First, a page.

The renderers can either directly generate the required format (like HTML) or they can create an XML document that is later transformed by Cocoon to the format requested by the client using a stylesheet. This depends on the requirements of the application and how it is developed. The output of all involved renderers is aggregated and this creates the (layout) document for the portal view.

After the layout is rendered, the placeholders for the different portlets are replaced with the content from the portlets. Therefore the portlet container is asked to deliver the content of a given portlet and this content is inserted at the correct places in the portal view.

In Cocoon a portlet can have different types:

  • Static: Reading a static file, like an HTML document or a PDF file
  • URI: Reads information using a URI
  • Pipeline: Uses the Cocoon pipelining concept to dynamically generate the content
  • Custom Types: If the need arises, it's possible to develop a custom type and use it.

In Cocoon, the use of the pipeline type is possibly the most common one right now.

The complete configuration (the portal view, the available portlets, their settings) is done using XML documents. So it is possible to develop a portal application by just changing the configuration without any Java coding. However if the need arises nearly any part of the portal can be changed/extended by writing an additional component (in Java) and plugging it into the portal engine (by configuration). For example, one component - the profile manager - is responsible for getting the profile of the current user (the user associated to the current request). A profile contains the portal view (layout, ordering etc.) and the configuration of the different portlets for this user.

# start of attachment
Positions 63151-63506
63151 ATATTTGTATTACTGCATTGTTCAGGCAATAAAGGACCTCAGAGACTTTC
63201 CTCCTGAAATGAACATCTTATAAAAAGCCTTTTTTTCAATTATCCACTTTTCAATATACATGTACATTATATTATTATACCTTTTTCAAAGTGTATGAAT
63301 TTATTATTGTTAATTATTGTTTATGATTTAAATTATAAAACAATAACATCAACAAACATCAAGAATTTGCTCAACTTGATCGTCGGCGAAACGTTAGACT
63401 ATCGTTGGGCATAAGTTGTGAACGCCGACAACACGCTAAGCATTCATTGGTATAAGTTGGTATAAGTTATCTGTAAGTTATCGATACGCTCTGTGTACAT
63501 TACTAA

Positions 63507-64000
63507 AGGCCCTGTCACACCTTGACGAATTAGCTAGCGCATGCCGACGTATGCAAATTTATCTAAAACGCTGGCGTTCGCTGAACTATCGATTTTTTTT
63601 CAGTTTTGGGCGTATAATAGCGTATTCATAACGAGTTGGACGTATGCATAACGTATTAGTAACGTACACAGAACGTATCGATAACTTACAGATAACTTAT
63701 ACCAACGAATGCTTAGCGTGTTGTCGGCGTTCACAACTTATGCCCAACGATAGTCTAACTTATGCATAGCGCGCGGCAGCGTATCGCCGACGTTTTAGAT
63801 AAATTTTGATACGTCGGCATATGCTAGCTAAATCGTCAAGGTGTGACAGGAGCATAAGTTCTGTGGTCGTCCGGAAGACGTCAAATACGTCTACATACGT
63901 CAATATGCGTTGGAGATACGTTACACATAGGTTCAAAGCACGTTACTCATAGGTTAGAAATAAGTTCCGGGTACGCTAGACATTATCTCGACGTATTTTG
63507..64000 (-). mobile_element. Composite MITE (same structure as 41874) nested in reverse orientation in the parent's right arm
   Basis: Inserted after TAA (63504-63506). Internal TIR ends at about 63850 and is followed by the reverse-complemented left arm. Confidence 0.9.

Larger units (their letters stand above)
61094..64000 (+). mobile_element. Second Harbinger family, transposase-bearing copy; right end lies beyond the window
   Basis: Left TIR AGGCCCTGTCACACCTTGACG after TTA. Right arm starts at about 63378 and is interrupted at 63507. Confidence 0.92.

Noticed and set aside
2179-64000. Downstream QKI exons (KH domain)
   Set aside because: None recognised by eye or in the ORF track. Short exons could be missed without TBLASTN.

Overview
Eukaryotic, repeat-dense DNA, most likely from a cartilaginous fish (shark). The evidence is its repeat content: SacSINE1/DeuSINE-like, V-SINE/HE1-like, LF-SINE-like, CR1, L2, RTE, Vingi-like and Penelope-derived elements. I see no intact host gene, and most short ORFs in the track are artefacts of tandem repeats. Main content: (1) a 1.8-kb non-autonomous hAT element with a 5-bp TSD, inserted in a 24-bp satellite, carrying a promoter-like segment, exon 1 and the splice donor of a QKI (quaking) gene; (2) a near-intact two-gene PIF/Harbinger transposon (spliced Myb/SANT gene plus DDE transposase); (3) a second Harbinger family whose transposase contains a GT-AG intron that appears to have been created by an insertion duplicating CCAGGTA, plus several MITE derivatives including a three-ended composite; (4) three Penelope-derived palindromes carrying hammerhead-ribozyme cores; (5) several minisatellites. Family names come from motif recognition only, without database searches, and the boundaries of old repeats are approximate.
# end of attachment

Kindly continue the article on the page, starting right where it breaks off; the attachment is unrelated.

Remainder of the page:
There is one implementation that reads this profile from any database accessible from Cocoon on a per user base. The profile can for example be stored in a database, on a file system or in a WebDAV repository. Therefore every user has their own portal view and can customize this to their needs. Another implementation is more static. This means every user gets the same layout and the same portlets. So in fact the portal can be used for web pages that have a portal like structure but don't have any personalization at all.

All changes that may occur inside a portal are propagated through a flexible event management. The event handling follows the usual publisher/subscribe pattern. A component, for example a portlet, that is interested in a special event can subscribe for all events of this kind. The component is notified when such an event occurs and can react on this event by changing its status, sending new events or whatever is appropriate.